Meanwhile, it is a question of spring in Paris, and the restrictions imposed by the place and climate must not be forgotten. On the other hand, the programme as it stands is sufficiently complete to provide most interesting competitions. Thus, the first section comprises athletic sports, foot races, jumping, etc., and games. The distances of the foot races are those of the French championships, in which the best English runners have taken part on several occasions within the last ten years. That is to say,

the distances are very nearly the same. If the "100 yards" has become with us 100 metres, and the "one mile" 1,500 metres (instead of 1609, the exact equivalent of the mile), the hurdle race corresponds exactly to the English distance; the hurdles are of the same height, and they are arranged in the same manner. As to the running competitions, the long and high jumps, polevaulting, and putting the weight, they are performed in identically the same fashion. The games entered as international are Football (Rugby and Association), Hockey, Cricket, Lawn Tennis, Croquet and Golf; there will also be a match at Bowls. All these games are played in France. There are others, such as Baseball, La Crosse, etc., of which exhibitions only can be given, as they are not played in France. For example, if the Americans resident in Paris succeed in forming a baseball team to play another team from America, this contest will receive the patronage and support of the Committee of the Exposition, which perhaps will give a prize; but it will necessarily retain an American-that is to say, a purely national-character.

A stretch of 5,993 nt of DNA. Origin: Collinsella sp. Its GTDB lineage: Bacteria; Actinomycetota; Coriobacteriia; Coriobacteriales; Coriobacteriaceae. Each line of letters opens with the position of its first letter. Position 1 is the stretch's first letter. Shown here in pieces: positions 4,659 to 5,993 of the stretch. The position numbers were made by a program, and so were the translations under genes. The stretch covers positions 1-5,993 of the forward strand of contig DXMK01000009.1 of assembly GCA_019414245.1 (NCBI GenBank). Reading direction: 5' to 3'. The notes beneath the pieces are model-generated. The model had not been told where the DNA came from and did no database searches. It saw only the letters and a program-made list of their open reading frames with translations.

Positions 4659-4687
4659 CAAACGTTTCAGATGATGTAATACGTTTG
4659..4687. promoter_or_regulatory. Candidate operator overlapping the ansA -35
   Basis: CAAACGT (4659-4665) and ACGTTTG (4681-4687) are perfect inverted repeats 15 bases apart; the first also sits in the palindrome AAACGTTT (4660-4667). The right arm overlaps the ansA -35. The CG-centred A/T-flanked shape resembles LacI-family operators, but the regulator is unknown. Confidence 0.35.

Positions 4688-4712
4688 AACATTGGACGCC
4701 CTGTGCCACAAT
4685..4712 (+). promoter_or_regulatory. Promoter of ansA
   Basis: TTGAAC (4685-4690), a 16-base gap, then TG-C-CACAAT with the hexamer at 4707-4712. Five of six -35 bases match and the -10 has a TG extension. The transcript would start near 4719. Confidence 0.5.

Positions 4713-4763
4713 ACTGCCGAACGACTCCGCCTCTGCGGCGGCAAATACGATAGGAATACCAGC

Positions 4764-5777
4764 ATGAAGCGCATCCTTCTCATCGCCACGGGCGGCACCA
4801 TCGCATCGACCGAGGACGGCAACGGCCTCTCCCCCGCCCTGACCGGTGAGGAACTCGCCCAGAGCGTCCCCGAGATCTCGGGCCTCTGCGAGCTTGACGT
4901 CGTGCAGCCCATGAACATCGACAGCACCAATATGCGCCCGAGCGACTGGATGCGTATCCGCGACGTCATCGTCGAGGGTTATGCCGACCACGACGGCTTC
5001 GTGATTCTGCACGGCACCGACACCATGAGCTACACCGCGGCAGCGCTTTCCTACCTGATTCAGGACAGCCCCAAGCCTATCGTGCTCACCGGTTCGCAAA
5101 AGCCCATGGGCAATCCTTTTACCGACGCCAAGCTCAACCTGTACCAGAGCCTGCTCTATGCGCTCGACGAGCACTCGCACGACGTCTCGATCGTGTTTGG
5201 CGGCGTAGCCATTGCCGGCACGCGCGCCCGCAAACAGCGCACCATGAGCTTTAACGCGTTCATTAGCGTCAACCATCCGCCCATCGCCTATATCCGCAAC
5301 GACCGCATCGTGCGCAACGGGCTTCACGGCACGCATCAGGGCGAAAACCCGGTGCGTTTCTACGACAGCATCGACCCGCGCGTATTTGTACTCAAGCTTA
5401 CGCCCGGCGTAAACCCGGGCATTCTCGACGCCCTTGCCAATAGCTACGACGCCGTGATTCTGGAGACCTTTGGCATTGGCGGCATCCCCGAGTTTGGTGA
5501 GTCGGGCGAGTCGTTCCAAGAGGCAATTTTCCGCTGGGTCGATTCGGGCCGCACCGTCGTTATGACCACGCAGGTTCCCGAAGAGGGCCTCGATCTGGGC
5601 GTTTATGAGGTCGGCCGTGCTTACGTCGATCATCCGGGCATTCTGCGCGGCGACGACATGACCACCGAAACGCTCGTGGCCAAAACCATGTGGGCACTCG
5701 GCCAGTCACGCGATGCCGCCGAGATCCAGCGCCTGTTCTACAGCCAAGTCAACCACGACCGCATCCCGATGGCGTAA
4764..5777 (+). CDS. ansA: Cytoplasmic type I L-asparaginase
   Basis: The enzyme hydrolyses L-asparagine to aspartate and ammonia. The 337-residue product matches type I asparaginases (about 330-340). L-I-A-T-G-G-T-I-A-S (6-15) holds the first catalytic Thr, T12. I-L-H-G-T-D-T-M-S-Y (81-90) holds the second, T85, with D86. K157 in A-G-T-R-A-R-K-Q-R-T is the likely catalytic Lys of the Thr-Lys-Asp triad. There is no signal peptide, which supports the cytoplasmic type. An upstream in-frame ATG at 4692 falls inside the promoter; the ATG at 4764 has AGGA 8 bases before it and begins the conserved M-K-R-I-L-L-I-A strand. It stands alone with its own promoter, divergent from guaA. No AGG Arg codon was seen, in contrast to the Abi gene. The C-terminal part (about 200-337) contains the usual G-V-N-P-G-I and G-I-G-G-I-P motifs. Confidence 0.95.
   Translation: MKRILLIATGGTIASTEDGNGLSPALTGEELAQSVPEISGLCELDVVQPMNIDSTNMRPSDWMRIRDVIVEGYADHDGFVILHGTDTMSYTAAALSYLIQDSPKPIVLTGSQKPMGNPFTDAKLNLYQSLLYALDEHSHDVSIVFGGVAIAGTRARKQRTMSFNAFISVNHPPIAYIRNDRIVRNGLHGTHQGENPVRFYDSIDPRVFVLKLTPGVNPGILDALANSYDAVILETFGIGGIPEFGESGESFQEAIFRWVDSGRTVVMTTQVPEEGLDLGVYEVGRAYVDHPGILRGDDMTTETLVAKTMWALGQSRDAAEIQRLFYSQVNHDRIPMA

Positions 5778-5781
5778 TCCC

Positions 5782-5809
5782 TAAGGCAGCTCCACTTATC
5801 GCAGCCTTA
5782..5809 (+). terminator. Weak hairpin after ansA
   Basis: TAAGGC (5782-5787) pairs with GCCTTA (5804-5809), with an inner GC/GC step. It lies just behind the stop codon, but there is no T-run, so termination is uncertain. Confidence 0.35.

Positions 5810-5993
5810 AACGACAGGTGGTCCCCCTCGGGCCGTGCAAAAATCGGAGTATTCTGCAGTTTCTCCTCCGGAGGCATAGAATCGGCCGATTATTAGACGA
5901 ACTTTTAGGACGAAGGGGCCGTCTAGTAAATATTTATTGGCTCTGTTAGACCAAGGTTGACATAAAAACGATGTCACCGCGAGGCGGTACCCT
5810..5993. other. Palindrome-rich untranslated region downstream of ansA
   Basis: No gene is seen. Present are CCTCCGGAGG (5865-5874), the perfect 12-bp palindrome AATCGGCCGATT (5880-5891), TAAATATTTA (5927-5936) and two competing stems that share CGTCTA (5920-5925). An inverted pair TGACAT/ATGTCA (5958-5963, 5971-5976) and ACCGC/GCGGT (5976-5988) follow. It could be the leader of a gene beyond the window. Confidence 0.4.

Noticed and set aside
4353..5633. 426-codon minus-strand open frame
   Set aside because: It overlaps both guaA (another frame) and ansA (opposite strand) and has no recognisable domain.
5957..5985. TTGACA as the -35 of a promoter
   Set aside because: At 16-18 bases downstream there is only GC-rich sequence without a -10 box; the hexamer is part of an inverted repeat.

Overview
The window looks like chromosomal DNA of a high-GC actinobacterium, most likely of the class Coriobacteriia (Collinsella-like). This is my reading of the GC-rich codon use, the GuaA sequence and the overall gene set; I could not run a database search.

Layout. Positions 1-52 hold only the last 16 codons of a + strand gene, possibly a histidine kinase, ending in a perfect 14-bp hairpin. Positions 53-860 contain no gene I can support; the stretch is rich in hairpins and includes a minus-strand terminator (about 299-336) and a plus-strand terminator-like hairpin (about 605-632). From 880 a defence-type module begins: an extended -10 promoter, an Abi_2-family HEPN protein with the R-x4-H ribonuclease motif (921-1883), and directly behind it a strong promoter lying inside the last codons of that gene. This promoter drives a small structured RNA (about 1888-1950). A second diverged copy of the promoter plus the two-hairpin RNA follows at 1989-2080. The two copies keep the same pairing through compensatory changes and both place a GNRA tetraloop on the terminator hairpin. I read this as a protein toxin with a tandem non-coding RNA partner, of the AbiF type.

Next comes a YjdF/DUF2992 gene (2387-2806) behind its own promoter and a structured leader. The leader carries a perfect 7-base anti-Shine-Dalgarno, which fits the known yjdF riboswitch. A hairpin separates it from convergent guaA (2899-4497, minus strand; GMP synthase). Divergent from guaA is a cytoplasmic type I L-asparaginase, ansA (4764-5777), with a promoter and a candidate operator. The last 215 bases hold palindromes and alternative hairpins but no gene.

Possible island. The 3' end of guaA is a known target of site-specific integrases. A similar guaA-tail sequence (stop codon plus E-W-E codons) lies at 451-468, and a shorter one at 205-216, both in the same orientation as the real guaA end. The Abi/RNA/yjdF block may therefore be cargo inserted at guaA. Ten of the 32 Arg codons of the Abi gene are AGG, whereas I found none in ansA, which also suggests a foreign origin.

Gymnastics are only open to foreign gymnasts as individuals. Gymnastic societies will not be invited to compete in groups, but only to send their best gymnasts to take part in the international championship, which will be individual. Several gymnastic festivals reserved for French societies only will take place during the course of the Exposition. This is a prudent decision; in adhering to it, no attempt has been made to exclude certain nations whilst admitting others, but the aim has been to avoid trouble and dispute. Gymnastic societies, to whatever country they belong, always behave in a more or less martial fashion; they march in military order, preceded by their national flag. After the troubled circumstances of late years, it would be a delicate affair to unite the flags of recent opponents upon the field of contest.

Fencing includes, of course, matches with foils, with sabres, and with swords. One can foresee a fine contest, in which the French and Italian schools will be opposed, and will establish in a sensational manner their respective merits. Boxing will, of course, be subdivided into English and French boxing, it being impossible to combine the two methods, as has been sufficiently proved by the recent match which took place in Paris between Charlemont, our best French boxing champion, and Driscoll, a second-rate English boxer. The contest will, no doubt, give rise